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Saudis Ready for Gas Attack, Say Deaths Would be Few

TIMES STAFF WRITER

Civil defense officials have ordered more than 2 million gas masks and are preparing to distribute them at fire stations and shopping centers to protect against a chemical weapons attack that could come with as little as five minutes’ warning, authorities said Tuesday.

The government has also set up evacuation centers for every major city in Saudi Arabia’s Eastern province and fitted sirens on a fleet of vehicles to warn residents in the event of an attack.

Civil defense authorities said they are confident they would be able to limit casualties if Iraq were to attack Saudi population centers with chemical weapons, though to what extent depends on the warning time and the steps people take to protect themselves.

“I think if all the people stayed inside the house, I think no more of a problem than 10 or 15 dead, (of the) people who stay outside,” said Col. Mohammed Magrabi, head of Saudi Arabia’s 3,000-strong civil defense forces.

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“But in our religion, if my God wants a man to die, yes, he will die, if he is inside the door or outside the door.”

In a tour of civil defense facilities for foreign reporters, Saudi officials displayed fleets of ambulances, fire trucks, vans, bulldozers and cargo vehicles, along with warehouses packed with firefighting equipment.

Training classes are under way for a new volunteer civil defense force of 1,000 recruits, which will be supplemented by an additional 1,000 in the coming weeks, Magrabi said.

The siren-equipped vehicles are to roam the streets in case of an imminent attack, warning people to go indoors.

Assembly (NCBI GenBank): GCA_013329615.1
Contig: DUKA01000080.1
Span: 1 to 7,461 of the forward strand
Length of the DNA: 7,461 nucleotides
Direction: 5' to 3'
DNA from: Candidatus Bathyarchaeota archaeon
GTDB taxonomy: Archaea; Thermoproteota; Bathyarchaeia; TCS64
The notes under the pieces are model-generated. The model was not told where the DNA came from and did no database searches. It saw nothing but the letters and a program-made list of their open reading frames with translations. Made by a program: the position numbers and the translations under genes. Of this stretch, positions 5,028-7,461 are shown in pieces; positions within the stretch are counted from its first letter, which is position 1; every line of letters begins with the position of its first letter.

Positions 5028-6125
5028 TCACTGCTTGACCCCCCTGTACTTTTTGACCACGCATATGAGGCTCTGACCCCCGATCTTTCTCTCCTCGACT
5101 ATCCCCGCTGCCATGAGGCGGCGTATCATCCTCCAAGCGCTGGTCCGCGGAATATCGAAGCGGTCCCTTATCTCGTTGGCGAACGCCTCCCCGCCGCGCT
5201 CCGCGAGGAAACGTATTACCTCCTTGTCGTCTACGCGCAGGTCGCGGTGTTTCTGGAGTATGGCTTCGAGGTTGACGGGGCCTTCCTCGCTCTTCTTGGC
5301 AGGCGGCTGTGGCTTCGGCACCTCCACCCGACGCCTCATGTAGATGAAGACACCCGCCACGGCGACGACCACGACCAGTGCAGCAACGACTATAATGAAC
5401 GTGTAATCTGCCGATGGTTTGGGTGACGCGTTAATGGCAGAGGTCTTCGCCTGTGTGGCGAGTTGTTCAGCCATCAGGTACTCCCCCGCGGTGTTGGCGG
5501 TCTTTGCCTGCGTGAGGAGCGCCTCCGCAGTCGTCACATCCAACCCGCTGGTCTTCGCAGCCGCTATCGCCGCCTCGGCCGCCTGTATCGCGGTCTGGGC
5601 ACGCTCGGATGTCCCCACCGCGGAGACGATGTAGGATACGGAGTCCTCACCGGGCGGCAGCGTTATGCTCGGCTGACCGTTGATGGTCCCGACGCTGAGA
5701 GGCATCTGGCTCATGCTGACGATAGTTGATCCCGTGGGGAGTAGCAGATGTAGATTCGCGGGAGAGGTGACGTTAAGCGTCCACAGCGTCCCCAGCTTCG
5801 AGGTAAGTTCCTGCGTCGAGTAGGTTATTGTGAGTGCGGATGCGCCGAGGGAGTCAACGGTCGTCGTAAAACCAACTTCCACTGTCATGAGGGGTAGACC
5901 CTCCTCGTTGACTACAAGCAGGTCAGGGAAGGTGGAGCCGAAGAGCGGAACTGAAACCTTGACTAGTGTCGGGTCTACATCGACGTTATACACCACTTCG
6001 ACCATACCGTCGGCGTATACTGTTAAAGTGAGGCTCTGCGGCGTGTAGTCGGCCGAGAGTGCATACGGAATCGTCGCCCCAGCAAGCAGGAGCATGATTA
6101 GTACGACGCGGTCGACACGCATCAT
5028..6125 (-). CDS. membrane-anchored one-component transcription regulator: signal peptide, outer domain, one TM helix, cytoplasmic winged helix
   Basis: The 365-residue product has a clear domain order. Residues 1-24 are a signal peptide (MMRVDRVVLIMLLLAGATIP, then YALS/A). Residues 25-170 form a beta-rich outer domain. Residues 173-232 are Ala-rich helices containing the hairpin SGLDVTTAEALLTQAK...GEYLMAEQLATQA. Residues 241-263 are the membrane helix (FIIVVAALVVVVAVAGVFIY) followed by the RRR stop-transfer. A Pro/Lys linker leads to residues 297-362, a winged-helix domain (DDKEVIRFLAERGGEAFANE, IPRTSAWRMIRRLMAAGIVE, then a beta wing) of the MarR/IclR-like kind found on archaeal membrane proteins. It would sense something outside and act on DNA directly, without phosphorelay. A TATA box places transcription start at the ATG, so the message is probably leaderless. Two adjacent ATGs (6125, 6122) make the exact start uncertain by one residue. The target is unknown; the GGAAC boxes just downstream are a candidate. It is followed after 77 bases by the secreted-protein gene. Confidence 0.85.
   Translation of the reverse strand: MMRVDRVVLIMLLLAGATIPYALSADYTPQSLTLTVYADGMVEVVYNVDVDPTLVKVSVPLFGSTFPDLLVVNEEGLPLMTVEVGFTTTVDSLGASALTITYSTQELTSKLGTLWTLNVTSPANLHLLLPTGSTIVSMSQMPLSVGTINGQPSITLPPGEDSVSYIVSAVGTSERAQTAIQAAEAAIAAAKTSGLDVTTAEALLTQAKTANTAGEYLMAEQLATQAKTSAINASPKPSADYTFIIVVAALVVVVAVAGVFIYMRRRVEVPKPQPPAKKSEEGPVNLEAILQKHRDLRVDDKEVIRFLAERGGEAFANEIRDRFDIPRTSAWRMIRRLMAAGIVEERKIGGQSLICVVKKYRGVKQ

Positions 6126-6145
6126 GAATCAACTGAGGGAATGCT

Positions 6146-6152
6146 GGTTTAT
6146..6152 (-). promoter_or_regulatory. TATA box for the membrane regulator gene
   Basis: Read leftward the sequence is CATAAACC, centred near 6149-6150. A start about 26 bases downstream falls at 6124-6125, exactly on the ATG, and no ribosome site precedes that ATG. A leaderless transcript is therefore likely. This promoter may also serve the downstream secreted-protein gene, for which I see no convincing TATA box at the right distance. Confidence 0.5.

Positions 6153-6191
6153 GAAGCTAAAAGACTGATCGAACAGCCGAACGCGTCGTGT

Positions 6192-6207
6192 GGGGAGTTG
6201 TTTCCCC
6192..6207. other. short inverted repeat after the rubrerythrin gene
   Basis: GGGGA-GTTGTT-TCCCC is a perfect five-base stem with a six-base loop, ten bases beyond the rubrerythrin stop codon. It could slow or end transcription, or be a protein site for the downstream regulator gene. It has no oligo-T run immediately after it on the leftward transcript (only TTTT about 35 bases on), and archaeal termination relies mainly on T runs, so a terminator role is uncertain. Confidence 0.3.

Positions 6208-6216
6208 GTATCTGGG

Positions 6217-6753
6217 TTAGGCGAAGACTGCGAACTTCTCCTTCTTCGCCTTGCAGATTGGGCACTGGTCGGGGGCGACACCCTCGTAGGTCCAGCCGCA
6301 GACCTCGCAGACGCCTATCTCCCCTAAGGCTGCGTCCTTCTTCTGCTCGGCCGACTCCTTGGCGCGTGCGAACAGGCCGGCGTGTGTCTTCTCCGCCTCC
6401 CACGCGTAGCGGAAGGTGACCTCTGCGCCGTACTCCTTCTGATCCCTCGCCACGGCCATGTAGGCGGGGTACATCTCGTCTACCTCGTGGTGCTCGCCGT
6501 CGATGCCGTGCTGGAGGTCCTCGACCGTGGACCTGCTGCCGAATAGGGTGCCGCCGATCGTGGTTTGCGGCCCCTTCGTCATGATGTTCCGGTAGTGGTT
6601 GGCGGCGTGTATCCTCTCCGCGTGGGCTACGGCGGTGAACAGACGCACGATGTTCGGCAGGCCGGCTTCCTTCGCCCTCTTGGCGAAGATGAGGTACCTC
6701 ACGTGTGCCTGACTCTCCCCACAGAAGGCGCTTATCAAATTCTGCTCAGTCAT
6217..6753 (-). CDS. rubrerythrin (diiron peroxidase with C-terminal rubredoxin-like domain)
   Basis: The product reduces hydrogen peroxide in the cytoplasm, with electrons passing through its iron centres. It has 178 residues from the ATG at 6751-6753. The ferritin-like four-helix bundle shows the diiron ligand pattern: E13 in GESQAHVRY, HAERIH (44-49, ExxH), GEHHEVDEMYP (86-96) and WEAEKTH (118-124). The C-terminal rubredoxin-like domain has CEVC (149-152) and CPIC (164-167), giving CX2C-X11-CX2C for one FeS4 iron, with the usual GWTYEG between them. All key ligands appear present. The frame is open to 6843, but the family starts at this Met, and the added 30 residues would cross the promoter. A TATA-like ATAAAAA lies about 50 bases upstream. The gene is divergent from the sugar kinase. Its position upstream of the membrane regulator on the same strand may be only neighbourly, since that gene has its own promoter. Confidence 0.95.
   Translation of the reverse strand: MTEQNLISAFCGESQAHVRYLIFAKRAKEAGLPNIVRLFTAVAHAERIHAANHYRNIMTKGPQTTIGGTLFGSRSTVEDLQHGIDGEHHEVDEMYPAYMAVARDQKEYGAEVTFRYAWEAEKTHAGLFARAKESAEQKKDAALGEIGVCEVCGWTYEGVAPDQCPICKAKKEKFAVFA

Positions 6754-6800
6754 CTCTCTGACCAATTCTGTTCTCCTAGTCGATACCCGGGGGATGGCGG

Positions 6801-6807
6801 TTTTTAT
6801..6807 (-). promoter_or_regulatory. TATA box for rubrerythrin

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“We will tell them if he’s outside, cover your head and just try to run away against the wind,” said Capt. Jamil Arbaein. “Get inside. Close the door, shut off the air conditioner, close the windows. If there’s a mask, put it on. But you have to get inside as soon as possible. It shouldn’t be more than one minute.”

Civil defense headquarters is connected by telephone hot line to air force radar stations, allowing sirens to be sounded all over the province if an incoming missile or aircraft is sighted. Magrabi estimates that the authorities would have five minutes’ warning time of an incoming missile, and more time with aircraft.

Magrabi said residents of Eastern province, which is nearest the Kuwaiti border, where tens of thousands of Iraqi troops are massed, have seemed to be reassured since the civil defense authorities distributed brochures telling them what to do in the event of a chemical attack and published statements minimizing the likelihood of an attack on Saudi cities.

“The danger of the eastern region being hit with a chemical event is very low,” Magrabi said, “because we have enough weapons to destroy all (Iraq’s) weapons in this area. Maybe we will get one or two (direct hits). But this is not enough to make it a dangerous area.”

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